Reviewed by Joseph Goldberg on May 02, 2013


Susie Sherrill, PhD, LPC; Skyland Trail Treatment Center, Atlanta, GA Ruddy R "Art Therapy for Schizophrenia or Schizophrenia-like illnesses" Cochrane Database Syst Rev-01-JAN 2005(4).

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Video Transcript

Narrator: Jerome Lawrence was a young art student when he was first diagnosed with schizophrenia.

Jerome Lawrence: I had started thinking incorrectly. Looking back on it, I can realize a lot of times people would talk to me and I would misunderstand what they would say… I would think they said one thing when they said another and that sort of progressed to me imagining whole scenarios of what was going on when it wasn't going on at all.

Rosalynn Carter: The earlier you catch it, the better off that person with mental illness is.

Narrator: Former first lady Rosalynn Carter has made it one of her missions to raise awareness about the plight of the mentally ill. She first met Jerome Lawrence during a Habitat for Humanity groundbreaking ceremony for his new home and says his progress is inspirational Though his treatment may well have pulled him out of the abyss; it's his artwork where he finds his solace. More studies are needed, but there is growing support for the idea that both the visual and the performance arts may have a profound and positive impact in aiding the mentally ill.

Rosalynn Carter: Arts give people a sense of esteem. And kind of control, you know, 'I can do this'.

Jerome Lawrence: Art is all about problem solving. And I think the major problem with having a mental illness is that you lose the ability to solve your own problems.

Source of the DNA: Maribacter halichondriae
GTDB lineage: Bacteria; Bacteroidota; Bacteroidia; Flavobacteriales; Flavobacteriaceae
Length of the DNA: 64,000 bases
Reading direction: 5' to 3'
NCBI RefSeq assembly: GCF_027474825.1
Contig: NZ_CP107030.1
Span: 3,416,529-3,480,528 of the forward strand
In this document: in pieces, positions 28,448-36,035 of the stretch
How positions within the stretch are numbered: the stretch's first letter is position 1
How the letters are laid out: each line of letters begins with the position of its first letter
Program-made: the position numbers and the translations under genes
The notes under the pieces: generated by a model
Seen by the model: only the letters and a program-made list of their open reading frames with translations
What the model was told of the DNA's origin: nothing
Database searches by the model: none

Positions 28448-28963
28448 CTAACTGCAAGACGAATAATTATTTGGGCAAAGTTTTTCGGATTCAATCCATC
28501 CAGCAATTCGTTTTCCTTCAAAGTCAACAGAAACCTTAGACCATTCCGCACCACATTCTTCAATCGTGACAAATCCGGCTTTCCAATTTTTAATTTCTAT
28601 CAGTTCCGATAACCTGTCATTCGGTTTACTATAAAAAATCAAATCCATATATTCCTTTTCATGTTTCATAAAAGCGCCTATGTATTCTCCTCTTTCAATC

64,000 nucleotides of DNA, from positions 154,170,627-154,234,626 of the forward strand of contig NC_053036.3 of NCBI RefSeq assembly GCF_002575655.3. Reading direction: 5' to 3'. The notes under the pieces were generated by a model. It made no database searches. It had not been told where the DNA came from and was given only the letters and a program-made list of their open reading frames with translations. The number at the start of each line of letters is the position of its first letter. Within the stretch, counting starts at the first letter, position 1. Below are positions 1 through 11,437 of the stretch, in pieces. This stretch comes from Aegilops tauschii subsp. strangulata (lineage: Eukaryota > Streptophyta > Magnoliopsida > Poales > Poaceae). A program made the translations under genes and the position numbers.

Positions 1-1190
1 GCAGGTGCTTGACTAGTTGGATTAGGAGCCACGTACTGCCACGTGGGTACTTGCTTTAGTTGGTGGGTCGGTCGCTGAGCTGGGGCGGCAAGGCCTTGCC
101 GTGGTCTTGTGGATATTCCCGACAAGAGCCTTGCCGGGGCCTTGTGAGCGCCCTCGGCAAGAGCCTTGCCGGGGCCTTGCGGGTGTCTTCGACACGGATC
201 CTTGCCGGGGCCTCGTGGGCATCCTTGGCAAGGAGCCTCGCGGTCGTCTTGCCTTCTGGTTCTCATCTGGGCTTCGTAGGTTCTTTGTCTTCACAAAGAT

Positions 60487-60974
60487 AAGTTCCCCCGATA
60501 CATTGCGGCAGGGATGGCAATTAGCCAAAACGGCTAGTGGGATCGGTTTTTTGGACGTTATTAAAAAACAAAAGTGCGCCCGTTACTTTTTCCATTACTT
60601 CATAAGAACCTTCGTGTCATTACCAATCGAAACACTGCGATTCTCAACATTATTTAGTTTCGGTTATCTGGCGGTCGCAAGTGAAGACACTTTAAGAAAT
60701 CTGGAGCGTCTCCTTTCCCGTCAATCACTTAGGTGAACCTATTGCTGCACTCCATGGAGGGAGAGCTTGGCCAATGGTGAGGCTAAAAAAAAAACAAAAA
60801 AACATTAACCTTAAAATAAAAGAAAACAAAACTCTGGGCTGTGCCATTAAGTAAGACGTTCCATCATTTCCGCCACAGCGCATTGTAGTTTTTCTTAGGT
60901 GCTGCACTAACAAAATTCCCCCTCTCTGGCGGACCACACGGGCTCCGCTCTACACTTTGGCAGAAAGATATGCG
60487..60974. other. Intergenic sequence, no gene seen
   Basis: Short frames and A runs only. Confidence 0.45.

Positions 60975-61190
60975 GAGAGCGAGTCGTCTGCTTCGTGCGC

Susie Sherrill, PhD, LPC: All therapy with art creates a mirror for the client to look into and see what's going on within themselves when they're not aware of it consciously.

Narrator: Susie Sherrill has had success in using art as a therapy to help her clients unravel their problems. She cautions, however, that it is not a replacement for patients getting on the proper medication.

Susie Sherrill, PhD, LPC: They definitely need to be grounded in reality enough to be able to come in here and let their imagination come out in a work of art, rather than believing that what they're imagining is real.

Narrator: Jerome Lawrence draws the same distinction:

Jerome Lawrence: In the height of my schizophrenia I would go into this paranoia and these delusions with no control of my own—it would just happen. And when I'm working with art I can imagine things. I can call up my imagination, or I can block out things at will and then if I'm called outside of this world back to the real world, I can do that easily.

Narrator: For WebMD, I'm Damon Meharg.